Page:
2. Beware of emails requiring your “immediate action” in order to prevent a service from being shut down unless you log on “now” or enter your personal, financial or credit card information. These are classic phishing email techniques and should always be viewed skeptically;
  3. Be suspicious of all unsolicited emails that request personal information, even if you recognize the name of the sender. Though that email may contain your name and other information that applies to you, it may still be a scam;
  4. Don’t be fooled by emails that offer “too good to be true” enticements and email scams regularly take advantage of timely events to promote fraudulent websites:
  1. when tragic incidents occur, fake charity sites pop up;
  2. when “juicy” stories make the news, websites promising the latest pictures or information quickly surface;
  3. for sporting events, phony websites offer amazing deals on seating;
  4. on occasions such as tax season, emails try to scare you into entering personal information on a fake website;
  5. for annual holidays, fraudsters’ websites promise “unheard of” shopping deals.
The goal of all of these scams is to get you to click on a link or access the fraudsters’ website. The result could be an automatic attempt to secretly load malicious code to your computer. Or the email or website could contain convincing tactics to get you to enter your credit card or other personal information that could be used to commit financial fraud against you.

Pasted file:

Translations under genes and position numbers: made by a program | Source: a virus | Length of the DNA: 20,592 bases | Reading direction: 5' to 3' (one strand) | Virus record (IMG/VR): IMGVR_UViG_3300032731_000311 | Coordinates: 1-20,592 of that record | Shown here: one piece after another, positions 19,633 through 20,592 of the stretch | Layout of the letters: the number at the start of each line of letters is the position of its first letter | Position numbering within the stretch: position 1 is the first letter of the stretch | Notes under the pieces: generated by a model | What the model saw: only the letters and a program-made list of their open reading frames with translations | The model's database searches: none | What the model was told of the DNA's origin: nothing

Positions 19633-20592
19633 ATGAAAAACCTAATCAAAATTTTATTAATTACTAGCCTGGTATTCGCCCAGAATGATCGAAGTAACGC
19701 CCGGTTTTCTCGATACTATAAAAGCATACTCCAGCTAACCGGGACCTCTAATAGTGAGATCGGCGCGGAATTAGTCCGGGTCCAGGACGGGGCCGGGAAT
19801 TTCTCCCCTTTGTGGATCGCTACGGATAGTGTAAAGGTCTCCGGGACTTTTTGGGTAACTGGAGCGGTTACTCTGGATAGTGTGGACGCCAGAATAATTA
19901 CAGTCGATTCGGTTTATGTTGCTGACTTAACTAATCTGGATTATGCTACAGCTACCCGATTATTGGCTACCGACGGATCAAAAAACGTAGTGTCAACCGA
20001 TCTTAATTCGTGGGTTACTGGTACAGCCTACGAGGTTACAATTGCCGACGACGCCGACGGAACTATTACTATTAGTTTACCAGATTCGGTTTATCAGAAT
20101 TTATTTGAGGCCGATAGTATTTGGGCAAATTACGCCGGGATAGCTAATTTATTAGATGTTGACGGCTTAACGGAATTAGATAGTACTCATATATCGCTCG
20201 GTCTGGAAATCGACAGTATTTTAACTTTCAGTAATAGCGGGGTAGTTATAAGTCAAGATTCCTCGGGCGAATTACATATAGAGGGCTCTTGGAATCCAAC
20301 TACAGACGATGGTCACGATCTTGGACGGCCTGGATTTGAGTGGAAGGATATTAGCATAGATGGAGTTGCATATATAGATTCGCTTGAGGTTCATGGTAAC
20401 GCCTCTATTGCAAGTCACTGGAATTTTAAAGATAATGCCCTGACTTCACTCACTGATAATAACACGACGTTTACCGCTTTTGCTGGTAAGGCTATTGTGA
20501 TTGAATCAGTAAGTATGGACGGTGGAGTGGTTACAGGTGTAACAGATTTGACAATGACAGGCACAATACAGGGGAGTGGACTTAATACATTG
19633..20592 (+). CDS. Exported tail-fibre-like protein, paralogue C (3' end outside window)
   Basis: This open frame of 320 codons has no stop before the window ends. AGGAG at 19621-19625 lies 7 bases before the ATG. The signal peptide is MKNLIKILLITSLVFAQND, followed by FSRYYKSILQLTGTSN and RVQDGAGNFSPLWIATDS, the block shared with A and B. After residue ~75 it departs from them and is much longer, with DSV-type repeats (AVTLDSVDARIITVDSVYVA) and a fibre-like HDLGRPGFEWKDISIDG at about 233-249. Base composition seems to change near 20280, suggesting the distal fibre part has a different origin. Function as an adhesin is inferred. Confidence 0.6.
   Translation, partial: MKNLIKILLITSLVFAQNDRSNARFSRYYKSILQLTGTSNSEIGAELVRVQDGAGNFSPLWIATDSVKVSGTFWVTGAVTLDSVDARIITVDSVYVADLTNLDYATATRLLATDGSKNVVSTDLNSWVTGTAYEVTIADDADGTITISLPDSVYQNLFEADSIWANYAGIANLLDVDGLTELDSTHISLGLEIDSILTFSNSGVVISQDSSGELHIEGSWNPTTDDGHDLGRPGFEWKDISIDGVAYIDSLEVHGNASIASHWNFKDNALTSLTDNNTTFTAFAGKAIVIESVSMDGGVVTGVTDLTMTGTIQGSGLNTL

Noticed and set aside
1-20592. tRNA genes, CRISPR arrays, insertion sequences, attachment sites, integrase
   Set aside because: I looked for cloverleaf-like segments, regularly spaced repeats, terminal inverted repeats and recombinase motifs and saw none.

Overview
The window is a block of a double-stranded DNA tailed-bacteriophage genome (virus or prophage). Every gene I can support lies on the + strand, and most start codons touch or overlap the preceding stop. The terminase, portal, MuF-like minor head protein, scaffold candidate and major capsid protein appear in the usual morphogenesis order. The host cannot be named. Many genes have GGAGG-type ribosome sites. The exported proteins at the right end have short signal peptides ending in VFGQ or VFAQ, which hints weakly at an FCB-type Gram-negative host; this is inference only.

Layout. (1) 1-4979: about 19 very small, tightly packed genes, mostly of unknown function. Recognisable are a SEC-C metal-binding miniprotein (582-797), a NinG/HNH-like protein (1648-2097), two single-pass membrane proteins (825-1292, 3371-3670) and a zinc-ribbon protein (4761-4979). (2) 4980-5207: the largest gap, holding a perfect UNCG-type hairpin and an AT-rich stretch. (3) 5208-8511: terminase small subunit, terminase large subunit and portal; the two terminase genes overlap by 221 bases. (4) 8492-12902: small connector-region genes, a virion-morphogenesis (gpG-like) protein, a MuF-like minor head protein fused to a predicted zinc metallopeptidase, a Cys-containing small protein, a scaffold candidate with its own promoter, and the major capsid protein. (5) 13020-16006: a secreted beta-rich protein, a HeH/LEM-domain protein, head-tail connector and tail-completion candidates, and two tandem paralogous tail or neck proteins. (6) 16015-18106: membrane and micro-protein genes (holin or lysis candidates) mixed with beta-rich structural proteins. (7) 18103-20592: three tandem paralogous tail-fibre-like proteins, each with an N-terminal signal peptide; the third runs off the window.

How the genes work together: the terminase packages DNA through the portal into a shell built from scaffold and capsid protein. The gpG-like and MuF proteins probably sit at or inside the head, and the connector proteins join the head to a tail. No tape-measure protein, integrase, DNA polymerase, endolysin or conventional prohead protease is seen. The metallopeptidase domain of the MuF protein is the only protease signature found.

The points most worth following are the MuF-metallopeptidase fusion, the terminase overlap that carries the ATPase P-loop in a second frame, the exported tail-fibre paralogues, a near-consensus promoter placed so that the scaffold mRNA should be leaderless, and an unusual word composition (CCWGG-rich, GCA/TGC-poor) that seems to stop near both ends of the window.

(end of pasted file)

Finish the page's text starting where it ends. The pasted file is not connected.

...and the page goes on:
Fake Charities

If you receive an unsolicited call, asking you to donate to a charitable cause, don't give your credit card number over the phone or agree to have someone collect a cheque in person.

Ask the caller to mail a pledge form to you or take their telephone number, to call them back. Do not return the phone call until you independently verify that the phone number is legitimate.


Telemarketing Scams

These scams are when you are contacted by a supposed telemarketing firm, claiming that you have won a prize or a trip, but asking for your credit card number, requesting that you purchase a promotional item, or that you pay the taxes for that prize or trip, in order to collect your winnings.

Be highly suspicious when receiving voicemail messages directing you to call and provide credit card or bank numbers. These types of scams are called "Vishing". Rather than provide any information, we advise you to discontinue the call and contact your bank or credit card company directly to verify the validity of the message or the prize.

If you think that you may be involved in a telemarketing scam, contact the authorities:

• Canada: PhoneBusters at 1 (888) 495-8501.


Unusual Requests That Are "Too Good to be True"

Be suspicious if you are contacted by phone, mail, email or fax and told that you've won, inherited or been included in a business venture involving large sums of money.